The most likely scenario for the remainder of Monday night is light showers with mostly virga falling from them. However, some sites, especially the higher elevation ones, may record measurable precipitation. Isolated thunderstorms remain a possibility, and some strikes were recorded over north central Douglas county earlier this morning.
A long wave trough is west of southeast Alaska and a strong long wave ridge is over the central U.S. The pattern will change little over the coming week, so the southerly flow aloft will continue to bring monsoonal moisture into the area.
As for Tuesday, short waves will move through the area today, and this, combined with surface heating and increasing moisture, will support showers and embedded thunderstorms over the forecast area. Wetting rains are possible primarily east of the Cascades, but some west side locations, mostly east of I-5, may get some as well. Quarter inch rainfall totals aren't out of the question, and much of the data places the heaviest rainfall right over the Bootleg Fire. Rainfall rates will be insufficient for flooding over the burn scars though.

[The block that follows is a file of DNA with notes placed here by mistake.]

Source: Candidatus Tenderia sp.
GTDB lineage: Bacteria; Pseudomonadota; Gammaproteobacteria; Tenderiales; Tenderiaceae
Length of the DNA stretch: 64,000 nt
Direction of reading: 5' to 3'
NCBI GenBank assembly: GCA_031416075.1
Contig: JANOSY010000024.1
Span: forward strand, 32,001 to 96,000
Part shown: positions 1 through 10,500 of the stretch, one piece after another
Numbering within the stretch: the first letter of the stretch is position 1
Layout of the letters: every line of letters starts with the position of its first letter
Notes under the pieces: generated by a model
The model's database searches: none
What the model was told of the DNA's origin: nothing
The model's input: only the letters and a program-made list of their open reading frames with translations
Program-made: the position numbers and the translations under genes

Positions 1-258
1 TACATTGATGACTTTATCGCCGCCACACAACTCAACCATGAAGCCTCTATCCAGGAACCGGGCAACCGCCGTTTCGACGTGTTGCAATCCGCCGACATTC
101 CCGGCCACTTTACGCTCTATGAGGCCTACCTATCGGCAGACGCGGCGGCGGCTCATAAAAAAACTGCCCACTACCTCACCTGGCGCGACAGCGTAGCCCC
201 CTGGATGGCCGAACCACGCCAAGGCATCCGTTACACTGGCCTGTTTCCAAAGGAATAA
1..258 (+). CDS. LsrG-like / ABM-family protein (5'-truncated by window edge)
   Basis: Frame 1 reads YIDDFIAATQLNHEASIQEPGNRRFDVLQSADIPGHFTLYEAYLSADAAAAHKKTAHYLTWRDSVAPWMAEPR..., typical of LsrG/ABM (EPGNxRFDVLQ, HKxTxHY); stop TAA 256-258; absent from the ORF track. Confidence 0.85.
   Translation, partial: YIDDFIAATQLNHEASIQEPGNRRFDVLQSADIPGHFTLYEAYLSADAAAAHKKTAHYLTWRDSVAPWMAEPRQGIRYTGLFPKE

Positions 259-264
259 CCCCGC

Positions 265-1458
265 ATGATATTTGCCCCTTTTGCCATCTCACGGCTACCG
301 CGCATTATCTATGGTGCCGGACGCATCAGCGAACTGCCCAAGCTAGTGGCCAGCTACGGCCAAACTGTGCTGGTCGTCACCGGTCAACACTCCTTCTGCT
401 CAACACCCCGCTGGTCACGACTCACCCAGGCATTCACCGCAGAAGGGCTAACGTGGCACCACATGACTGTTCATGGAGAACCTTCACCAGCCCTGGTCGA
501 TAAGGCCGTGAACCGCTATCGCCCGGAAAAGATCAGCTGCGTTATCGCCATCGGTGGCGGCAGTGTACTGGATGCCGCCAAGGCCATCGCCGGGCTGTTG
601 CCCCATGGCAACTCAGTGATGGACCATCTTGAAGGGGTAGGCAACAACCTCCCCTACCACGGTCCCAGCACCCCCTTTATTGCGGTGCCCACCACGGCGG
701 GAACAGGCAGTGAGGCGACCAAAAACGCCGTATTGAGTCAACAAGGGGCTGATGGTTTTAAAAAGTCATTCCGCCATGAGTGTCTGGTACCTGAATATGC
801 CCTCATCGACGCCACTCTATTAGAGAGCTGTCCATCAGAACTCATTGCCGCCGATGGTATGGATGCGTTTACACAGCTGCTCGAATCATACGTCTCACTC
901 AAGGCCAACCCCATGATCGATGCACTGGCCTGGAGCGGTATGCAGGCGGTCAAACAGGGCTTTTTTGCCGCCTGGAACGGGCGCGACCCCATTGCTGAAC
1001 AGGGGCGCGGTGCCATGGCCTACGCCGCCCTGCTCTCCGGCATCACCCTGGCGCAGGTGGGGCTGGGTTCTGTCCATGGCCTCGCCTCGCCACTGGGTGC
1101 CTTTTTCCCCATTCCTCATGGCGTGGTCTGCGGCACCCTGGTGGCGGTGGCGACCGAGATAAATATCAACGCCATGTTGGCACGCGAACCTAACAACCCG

The ridge will build to the west over the latter half of the week. This will bring the heat back to the area. It will be very hot inland Wednesday through Saturday. The hottest day looks to be Friday with inland west side highs around 15 degrees above normal. Cloud cover will keep the east side cooler with forecast highs around 5 degrees above normal. There will be enough moisture for isolated to scattered afternoon and evening thunderstorms every day during this interval, mostly from the Cascades east and Siskiyous south.
There are some indications of a pattern change late Sunday or early next week to slightly cooler, but still above normal, temperatures and more stable conditions, but confidence is low on this. Afternoon and evening thunderstorms remain in the forecast through Monday.